Those incredible images of the stricken ship quickly made their way around the world.
And as always, when these things happens, round-the clock news channels were busy reporting "in real time" while looking for new angles to develop the story (and fill air time).
BFM TV - true to its stated desire to bring a "dynamic" US or UK-style presentation to French news reporting - was as usual fast off the mark, pointing out that April would mark the centenary anniversary of the sinking of the Titanic in 1912.
"How come a ship equipped with modern technology to ensure safety could experience a similar fate to that of the Titanic?" the channel asked.
Cue report with expert to "compare and contrast".
Except in its haste to slap something up on the screen, BFM managed to make the simplest of blunders which, in these days of the Net, remains there for everyone to see.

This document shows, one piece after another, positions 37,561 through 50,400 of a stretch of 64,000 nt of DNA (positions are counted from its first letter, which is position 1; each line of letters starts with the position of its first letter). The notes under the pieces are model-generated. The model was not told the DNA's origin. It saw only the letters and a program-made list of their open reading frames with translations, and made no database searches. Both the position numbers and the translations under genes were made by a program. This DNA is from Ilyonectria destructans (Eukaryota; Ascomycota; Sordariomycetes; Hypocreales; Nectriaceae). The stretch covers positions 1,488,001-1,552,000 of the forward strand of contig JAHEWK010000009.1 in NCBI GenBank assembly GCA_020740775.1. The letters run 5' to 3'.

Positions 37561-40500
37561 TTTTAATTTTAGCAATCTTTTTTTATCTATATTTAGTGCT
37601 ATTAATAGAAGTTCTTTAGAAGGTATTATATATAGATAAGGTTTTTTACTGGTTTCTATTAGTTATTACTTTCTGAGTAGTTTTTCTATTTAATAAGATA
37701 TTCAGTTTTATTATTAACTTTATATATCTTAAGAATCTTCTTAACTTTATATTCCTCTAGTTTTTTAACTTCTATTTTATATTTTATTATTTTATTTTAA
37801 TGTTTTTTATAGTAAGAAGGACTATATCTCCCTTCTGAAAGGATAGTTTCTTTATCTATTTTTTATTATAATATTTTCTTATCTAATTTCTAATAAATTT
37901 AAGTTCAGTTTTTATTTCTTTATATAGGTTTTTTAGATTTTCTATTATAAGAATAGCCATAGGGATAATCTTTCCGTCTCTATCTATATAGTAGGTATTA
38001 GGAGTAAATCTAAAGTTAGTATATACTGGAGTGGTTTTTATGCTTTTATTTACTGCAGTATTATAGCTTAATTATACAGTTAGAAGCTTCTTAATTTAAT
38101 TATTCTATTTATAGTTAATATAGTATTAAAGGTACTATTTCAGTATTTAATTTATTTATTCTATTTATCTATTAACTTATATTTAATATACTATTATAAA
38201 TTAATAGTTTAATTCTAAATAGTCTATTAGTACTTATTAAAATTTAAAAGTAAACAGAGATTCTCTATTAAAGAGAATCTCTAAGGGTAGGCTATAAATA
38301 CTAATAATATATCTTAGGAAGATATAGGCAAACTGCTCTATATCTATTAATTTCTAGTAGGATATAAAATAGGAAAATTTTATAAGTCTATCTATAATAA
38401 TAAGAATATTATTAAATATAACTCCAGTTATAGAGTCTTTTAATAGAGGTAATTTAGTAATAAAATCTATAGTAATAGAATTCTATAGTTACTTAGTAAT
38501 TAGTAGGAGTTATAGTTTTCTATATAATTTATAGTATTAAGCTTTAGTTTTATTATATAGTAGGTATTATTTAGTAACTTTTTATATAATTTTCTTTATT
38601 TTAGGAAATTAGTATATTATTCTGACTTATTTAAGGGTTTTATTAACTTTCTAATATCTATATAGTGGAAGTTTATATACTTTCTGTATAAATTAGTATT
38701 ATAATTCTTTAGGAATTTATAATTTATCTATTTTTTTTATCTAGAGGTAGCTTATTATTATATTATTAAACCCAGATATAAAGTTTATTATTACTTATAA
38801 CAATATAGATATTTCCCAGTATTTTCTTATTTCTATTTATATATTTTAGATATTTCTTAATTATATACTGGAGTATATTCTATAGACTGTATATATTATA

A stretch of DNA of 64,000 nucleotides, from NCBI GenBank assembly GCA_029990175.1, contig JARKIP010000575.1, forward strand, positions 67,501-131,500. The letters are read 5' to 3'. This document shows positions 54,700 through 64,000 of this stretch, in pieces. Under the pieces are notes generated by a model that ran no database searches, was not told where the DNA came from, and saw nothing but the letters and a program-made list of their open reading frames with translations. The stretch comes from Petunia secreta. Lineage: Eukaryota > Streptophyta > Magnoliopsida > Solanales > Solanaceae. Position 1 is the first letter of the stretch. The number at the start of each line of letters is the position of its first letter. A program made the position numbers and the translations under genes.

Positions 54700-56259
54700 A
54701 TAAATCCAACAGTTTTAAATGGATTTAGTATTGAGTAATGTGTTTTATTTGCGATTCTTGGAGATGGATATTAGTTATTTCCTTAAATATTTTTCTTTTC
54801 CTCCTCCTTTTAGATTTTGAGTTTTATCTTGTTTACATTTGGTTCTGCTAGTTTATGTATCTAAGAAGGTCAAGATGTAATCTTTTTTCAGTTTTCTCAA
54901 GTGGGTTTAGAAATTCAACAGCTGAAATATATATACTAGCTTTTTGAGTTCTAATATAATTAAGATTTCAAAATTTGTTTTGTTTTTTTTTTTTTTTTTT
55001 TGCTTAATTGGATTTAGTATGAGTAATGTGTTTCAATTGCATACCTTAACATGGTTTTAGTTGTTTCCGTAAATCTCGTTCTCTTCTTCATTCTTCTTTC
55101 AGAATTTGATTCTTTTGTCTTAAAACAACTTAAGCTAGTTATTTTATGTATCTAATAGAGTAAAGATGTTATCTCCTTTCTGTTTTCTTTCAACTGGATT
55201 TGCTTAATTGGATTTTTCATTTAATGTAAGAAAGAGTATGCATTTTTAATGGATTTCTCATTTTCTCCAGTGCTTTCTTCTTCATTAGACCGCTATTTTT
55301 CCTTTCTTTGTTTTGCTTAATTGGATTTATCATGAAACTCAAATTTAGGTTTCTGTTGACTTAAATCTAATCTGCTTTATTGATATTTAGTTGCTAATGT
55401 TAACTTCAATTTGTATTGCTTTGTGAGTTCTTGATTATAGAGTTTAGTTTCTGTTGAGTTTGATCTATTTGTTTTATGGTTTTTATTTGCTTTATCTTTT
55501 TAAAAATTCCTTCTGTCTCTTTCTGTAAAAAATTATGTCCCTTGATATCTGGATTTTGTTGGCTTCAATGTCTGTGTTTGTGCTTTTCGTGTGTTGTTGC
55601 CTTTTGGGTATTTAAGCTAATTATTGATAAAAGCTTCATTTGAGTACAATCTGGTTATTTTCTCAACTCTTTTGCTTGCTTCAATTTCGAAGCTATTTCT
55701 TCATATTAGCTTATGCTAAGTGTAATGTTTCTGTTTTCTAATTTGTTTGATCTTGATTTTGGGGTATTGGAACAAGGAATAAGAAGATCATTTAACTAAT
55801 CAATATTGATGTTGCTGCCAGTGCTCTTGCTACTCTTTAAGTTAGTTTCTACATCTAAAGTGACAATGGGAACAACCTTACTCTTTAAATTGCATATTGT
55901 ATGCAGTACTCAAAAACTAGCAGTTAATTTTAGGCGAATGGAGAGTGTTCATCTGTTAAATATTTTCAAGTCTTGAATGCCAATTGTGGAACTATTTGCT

(screenshot from BFM TV report)
As the footage rolled of the Titanic leaving harbour to begin it maiden voyage back in 1912, BFM happily and helpfully informed those watching that just a few days after setting sail, it hit an iceberg.
All when and good, only some gormless newsroom twerp clearly hadn't done their research properly before putting together the report and instead decided to change the ship's UK point of departure.
Perhaps one Hampton was very much like another in the mind of someone who knew no better, but a simple search would have ensured that the channel didn't quite look so idiotic as it informed viewers that... well see for yourself.
For the non Brits among you or those who aren't that hot on UK geography, grab a map of Britain to find just how much of a coastline Northampton has.
Hint - none.
It's a major market town in the landlocked shire which carries its name.
Northampton Ordnance Survey OpenData
"Dynamic" was one of the adjectives used in the launch of BFM TV back in 2005.
Perhaps it should also remember another that featured in the PR campaign - "Intelligible".